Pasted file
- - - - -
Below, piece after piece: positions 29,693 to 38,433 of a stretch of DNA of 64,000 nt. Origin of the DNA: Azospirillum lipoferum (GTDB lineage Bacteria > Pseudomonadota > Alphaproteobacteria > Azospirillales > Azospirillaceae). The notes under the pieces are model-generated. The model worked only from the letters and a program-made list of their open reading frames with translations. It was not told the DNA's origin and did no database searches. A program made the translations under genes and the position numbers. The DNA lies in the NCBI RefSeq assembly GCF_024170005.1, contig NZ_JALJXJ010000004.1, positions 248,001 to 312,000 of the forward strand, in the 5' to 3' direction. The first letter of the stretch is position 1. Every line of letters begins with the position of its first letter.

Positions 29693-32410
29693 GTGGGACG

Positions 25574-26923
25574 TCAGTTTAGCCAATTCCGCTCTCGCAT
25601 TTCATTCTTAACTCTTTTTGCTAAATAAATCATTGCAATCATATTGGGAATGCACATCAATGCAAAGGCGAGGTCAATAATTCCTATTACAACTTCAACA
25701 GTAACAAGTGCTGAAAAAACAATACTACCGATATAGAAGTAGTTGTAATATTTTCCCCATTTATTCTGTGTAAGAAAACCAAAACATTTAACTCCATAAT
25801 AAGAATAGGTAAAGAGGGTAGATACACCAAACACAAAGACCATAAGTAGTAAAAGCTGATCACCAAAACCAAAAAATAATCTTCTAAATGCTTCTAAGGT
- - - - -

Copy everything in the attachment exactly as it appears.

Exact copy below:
Below, piece after piece: positions 29,693 to 38,433 of a stretch of DNA of 64,000 nt. Origin of the DNA: Azospirillum lipoferum (GTDB lineage Bacteria > Pseudomonadota > Alphaproteobacteria > Azospirillales > Azospirillaceae). The notes under the pieces are model-generated. The model worked only from the letters and a program-made list of their open reading frames with translations. It was not told the DNA's origin and did no database searches. A program made the translations under genes and the position numbers. The DNA lies in the NCBI RefSeq assembly GCF_024170005.1, contig NZ_JALJXJ010000004.1, positions 248,001 to 312,000 of the forward strand, in the 5' to 3' direction. The first letter of the stretch is position 1. Every line of letters begins with the position of its first letter.

Positions 29693-32410
29693 GTGGGACG

Positions 25574-26923
25574 TCAGTTTAGCCAATTCCGCTCTCGCAT
25601 TTCATTCTTAACTCTTTTTGCTAAATAAATCATTGCAATCATATTGGGAATGCACATCAATGCAAAGGCGAGGTCAATAATTCCTATTACAACTTCAACA
25701 GTAACAAGTGCTGAAAAAACAATACTACCGATATAGAAGTAGTTGTAATATTTTCCCCATTTATTCTGTGTAAGAAAACCAAAACATTTAACTCCATAAT
25801 AAGAATAGGTAAAGAGGGTAGATACACCAAACACAAAGACCATAAGTAGTAAAAGCTGATCACCAAAACCAAAAAATAATCTTCTAAATGCTTCTAAGGT